About 120 million years ago, a fearsome bird with a skull that looked eerily similar to that of a Tyrannosaurus rex flew the early Cretaceous skies, hunting for a meaty meal to gobble down, a new study finds. A newly described specimen of this previously unknown species provides clues about how birds began to finalize their evolutionary divergence from the rest of the dinosaurs.
Modern birds are descended from dinosaurs, making them the only dinosaur lineage that survived the planet-shaking asteroid impact that wiped out the rest of their kind around 66 million years ago. But exactly how birds evolved from the rest of the theropods — a bipedal group with hollow bones and three toes or claws on each foot, which includes avian dinosaurs as well non-avian dinosaurs, such as raptors like Velociraptor — is still unclear.
Researchers unearthed the new species, which they named Cratonavis zhui, at a fossil site in China. The fossil's age suggets C. zhui likely appeared somewhere between the earliest known bird, Archaeopteryx, which lived about 150 million years ago during the Jurassic period, and the Ornithothoraces, a dinosaur-era group which had already evolved many traits of modern birds.
In a new study, published Jan. 2 in the journal Nature Ecology and Evolution (opens in new tab), researchers analyzed the new fossil to see what traits it shared with both groups. After studying the fossils with a high-resolution computed tomography (CT) scan, which allowed them to virtually reassemble the bones in 3D, the team found that, despite a majority of the skeleton being very similar to Ornithothoraces, certain bones shared a surprisingly strong likeness to non-avian dinosaurs. The most striking similarity was in the skull, which has a shape that is "nearly identical to that of dinosaurs such as T. rex," researchers wrote in a statement (opens in new tab).(opens in new tab)
The specimen's raptor-like skull is notable because it would have prevented C. zhui from moving its upper bill in relation to its lower jaw. Modern birds are capable of moving both parts independently, which is believed to have greatly contributed to their enormous ecological diversity today, study lead author Zhiheng Li (opens in new tab), a paleontogolost at the Chinese Academy of Science's Institute of Vertebrate Paleontology and Paleoanthropology (IVPP), said in the statement. It is therefore surprising to know that this trait developed so late in birds' evolutionary history, he added.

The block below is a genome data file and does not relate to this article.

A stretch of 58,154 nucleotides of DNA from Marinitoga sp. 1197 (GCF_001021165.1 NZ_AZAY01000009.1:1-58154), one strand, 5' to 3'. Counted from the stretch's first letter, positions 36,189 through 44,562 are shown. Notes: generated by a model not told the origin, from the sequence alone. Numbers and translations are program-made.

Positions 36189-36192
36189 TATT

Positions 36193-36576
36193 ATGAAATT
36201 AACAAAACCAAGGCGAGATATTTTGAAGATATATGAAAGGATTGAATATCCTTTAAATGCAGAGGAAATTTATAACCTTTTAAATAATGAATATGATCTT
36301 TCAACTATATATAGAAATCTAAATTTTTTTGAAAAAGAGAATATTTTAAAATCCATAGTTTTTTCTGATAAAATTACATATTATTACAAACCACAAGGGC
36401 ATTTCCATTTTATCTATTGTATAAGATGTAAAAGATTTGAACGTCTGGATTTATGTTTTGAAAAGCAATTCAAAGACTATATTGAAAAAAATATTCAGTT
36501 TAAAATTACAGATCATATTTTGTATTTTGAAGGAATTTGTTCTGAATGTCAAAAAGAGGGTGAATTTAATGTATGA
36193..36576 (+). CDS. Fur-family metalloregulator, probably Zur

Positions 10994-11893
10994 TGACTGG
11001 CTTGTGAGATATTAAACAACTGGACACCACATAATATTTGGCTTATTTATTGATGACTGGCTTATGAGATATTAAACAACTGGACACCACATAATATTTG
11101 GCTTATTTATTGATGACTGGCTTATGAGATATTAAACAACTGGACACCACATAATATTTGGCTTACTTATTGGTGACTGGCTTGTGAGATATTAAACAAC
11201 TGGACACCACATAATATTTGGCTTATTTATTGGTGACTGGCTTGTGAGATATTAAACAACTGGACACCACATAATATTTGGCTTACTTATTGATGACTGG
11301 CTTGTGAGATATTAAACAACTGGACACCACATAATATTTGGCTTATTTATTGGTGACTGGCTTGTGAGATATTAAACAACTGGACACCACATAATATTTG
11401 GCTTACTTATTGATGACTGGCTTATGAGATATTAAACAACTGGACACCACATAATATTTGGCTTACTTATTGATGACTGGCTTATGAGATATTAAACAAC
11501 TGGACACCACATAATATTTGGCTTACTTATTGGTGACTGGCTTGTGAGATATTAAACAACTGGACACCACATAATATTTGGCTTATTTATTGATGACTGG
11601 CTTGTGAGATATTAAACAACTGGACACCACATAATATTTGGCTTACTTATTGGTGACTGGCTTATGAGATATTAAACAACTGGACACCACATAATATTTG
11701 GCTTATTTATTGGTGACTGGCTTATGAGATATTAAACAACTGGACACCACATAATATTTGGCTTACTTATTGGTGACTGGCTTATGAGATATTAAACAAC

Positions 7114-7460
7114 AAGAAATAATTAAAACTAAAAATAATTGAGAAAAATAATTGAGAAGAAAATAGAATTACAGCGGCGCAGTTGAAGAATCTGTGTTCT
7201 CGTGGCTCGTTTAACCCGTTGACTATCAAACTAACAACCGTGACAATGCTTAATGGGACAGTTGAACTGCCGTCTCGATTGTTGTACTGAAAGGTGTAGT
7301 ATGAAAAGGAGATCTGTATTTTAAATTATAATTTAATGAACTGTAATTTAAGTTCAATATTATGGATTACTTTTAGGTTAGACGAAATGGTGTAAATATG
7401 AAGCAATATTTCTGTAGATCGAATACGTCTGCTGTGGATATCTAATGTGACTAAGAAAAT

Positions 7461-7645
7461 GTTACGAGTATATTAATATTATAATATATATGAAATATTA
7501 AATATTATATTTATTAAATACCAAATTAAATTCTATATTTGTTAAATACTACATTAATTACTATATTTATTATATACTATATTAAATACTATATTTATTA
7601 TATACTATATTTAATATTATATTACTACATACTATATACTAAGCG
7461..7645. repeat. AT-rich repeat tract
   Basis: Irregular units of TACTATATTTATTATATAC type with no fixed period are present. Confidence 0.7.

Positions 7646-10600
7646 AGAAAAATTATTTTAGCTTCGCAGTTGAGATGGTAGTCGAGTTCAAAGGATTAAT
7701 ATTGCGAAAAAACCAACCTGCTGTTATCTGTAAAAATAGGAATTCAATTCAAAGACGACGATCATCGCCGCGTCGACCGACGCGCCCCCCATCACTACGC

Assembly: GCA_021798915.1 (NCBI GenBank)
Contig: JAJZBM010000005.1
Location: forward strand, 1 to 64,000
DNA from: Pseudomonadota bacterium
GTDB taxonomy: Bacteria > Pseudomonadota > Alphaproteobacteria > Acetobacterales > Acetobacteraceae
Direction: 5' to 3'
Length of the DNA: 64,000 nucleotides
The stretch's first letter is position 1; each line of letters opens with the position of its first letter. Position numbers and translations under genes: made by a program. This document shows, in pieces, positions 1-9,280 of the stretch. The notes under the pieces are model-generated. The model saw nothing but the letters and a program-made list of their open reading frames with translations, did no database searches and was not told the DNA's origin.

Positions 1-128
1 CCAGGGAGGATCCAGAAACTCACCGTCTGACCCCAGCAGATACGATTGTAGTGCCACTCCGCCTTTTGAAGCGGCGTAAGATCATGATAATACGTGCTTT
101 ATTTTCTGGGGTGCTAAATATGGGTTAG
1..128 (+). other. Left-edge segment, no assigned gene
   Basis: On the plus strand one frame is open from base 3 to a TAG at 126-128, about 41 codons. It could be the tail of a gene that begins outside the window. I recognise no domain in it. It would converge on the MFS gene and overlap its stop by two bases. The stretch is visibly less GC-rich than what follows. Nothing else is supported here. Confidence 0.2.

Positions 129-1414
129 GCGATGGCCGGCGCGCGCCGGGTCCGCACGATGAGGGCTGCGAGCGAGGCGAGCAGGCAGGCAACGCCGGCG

C. zhui also has an unusually elongated scapula, a shoulder bone used during flight, and first metatarsal, a bone found in the foot, compared with modern birds.
The scapula plays an important role in flight because it helps rotate birds' shoulders and beat their wings. The elongated scapula in C. zhui likely "compensated for the overall underdeveloped flight apparatus in this early bird," study co-author Min Wang (opens in new tab), a paleoornathologist at IVPP, said in the statement.(opens in new tab)
However, the extended metatarsals are likely leftover from land-dwelling raptors who required longer versions of the bone to help them run. Over time, these bones evolved to be much shorter in birds to allow them to use their hallux, or big clawed toe, to land on branches and grab prey from the air instead of running, study co-author Thomas Stidham (opens in new tab), a paleoornathologist at IVPP, said in the statement.
The unexpected lengths of both the scapula and first metatarsal "highlight the breadth of skeletal plasticity in early birds," study co-author Zhonghe Zhou (opens in new tab), a paleoornathologist at IVPP, said in the statement. This plasticity suggests that certain skeletal traits could have evolved independently from one another across the birds' evolutionary tree, a phenomenon known as convergent evolution, but more fossils are needed to tell for sure.